Your latest effort is this years (2013) Massacre-Rock Deviant Inquisitors which is a single-sided 12”.  It’s a split release between Riot Season and Les Disques Blasphematoires Du Palatin Records.  Did you try anything new or radically different with the songwriting or recording of Massacre-Rock Deviant Inquisitors?  What can our readers expect from the new album?

Not at all, we didn’t try anything new nor different to us on Massacre-Rock Deviant Inquisitors. We rather made something usual in the way we approach music, and self-evident in Gunslingers’ gesture: the appeal of musical ad lib; we just may have radicalized it into instantaneous composition and total free-form action, and more than this... we recorded it. 
Concerning M.R.D.I, nothing was rehearsed before and we recorded it as it came to our mind for the first time, it’s raw material which knows no erasure, the contents and its shaping were instantaneous— I coined it “alchemical free-form”. On the record you get 2 versions (part 1 & 2), the second one is inspired by the first one and is as much a re-synthesis as an extension of it… so it’s chronologically second (and necessarily more pre-thought) but in part 2 you also get some contents that are totally unknown to part 1; both parts are deliberately complementary, as are the two fingers of the same hand…
Yes, it is a co-production between Riot Season (UK) & my label— we did our best to make sure that the core concept would succeed and this was precisely what happened, something wild that transpires no restriction.

Where was that material recorded?  When was it recorded and who recorded it?  What kind of equipment was used for the recording of Massacre-Rock Deviant Inquisitors.  Is Massacre-Rock Deviant Inquisitors a limited release?  If so how many copies is it limited to?

I did record it, in my rehearsal space at ‘Le Ciel’ in San Pedro Ville, in March 2012. I used the same old analog 4-track tape recorder that was used on Manifesto Zero & all GR related stuff, and with dynamic microphones. This release is indeed limited to 500 copies and each of both labels getting the half of it. It’s a nice object, an opaque white acetate medium that you might mix up with your furnitures..

Can you tell us a little bit about Les Disques Blasphematoires Du Palatin Records?  When was LDBP started and what brought that about?  How are things going with the label?  Does LDBP release music from bands other than Gunslingers?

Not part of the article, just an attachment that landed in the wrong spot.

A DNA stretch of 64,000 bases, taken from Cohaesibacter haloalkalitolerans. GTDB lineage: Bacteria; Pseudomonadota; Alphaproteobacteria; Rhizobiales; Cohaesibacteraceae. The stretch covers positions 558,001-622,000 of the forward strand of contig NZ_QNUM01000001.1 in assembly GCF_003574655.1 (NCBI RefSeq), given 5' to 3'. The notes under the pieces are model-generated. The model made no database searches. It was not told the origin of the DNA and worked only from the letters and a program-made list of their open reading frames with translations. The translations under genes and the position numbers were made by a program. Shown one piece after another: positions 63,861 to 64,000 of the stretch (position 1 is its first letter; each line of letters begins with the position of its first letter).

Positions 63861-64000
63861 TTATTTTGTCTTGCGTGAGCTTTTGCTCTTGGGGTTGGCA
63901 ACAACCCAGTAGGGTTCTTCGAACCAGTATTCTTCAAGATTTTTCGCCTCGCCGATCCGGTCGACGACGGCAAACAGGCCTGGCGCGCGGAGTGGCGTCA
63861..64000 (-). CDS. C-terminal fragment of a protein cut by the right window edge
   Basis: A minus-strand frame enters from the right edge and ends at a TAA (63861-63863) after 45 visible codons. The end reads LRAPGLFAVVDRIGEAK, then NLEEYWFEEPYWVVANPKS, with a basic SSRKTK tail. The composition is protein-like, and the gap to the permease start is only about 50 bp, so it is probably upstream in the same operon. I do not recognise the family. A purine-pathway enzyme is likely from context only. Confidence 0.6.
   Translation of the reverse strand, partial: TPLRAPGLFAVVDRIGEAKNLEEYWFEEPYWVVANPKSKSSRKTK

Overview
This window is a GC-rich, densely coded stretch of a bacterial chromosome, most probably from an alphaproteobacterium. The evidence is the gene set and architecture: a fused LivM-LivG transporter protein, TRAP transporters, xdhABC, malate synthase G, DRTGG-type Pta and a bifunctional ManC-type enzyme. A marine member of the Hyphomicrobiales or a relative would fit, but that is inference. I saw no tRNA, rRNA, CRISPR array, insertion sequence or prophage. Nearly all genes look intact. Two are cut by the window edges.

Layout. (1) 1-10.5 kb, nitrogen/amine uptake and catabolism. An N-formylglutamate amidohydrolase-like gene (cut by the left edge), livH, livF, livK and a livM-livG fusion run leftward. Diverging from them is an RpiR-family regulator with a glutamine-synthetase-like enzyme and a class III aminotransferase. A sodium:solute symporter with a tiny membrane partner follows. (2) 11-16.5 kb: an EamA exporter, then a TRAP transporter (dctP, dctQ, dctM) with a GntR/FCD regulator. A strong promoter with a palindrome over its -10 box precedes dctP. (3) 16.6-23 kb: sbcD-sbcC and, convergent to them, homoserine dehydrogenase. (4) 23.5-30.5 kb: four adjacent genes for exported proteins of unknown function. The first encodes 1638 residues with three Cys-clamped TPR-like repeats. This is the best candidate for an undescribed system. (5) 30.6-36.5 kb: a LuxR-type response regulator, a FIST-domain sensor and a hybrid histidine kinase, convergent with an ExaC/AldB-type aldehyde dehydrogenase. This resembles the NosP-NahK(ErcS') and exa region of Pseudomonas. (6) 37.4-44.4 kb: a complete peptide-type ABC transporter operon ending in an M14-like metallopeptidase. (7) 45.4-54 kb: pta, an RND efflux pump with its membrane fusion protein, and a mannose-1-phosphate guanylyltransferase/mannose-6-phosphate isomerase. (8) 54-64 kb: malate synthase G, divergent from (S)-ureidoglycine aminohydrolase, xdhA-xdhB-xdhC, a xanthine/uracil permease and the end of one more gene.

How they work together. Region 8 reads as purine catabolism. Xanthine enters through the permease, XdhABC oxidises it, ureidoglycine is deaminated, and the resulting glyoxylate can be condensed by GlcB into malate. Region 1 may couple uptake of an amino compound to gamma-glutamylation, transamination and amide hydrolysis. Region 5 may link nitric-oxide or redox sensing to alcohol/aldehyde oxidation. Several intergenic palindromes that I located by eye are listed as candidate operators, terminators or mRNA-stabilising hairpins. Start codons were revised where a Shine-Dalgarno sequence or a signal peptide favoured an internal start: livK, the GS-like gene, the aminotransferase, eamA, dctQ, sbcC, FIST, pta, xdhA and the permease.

I founded Lesdisques Blasphematoires Du Palatin in 2006. The main idea was bringing as many as possible of self-sufficient means in order to release my own stuff (& all related stuff I’d be involved into) as I wanted, and operating on an non-profit association basis. Besides, I had no patience to wait for a label possibly interested in releasing my music and I didn’t want to depend on having to appeal to anybody by way of glorious self-promotion. I had afterwards a few fortunate opportunities for my music to be released on other labels though and I took it when it sounded consistent to me; with Gunslingers we were lucky enough to find in W.I.S some very reliable brothers who would release our first two albums with strong faith & quite promptly, and a common aesthetic interest.
But I think being able to do that stuff yourself gives you considerable stylistic (and logistic) freedom, also putting out limited short runs _which has been my case_ is an achievable goal.
It feels like I’ve been urging myself to urgently meet my necessary needs in setting up a micro-structure that would walk synchronized enough with the recorded material; I’ve never excluded the possibility of releasing other artists but I’ve barely been able to run just my own stuff alone without difficulty up to now. The Great novelty to me is the appearance of Gunslingers on my label (with the record M.R.D.I) just recently.

I released GR’s first two LPs (Xperiments from within the tentacular in 2007, GR & full-blown expansion in 2008), “The high speed recording complex” first issue (an album the wonderful Michael Yonkers & I recorded in 2007), Paralytic FluXus (a duo including Gunslingers’ bass player & myself on drums, 2006), and lastly Gunslingers’ Massacre-Rock Deviant Inquisitors EP in collaboration with Riot Season (2013).

Does Gunslingers plan to continue releasing music through Les Disques Blasphematoires Du Palatin Records in the future or are you looking to work with other labels as well?

I shall certainly do my utmost to get this out on LDBDP.

Does Gunslingers have any music that we haven’t talked about?

We sure do.

With the release of Massacre-Rock Deviant Inquisitors not long ago are there any plans for any other releases coming up anytime soon or on the horizon?

There is more material that we already recorded; the tapes lie in a preferred place of my home and some highlighted halo of hope penetrates my gaze each time I happen to get close to it…

With these completely insane recent international postage rate increases where’s the best place for our U.S. readers to pick up copies of your albums?  More and more these days we’re exposed to great international music but with the recent international shipping price a lot of international releases feel like a carrot on a stick for me as I just can’t afford the shipping on a single LP these days…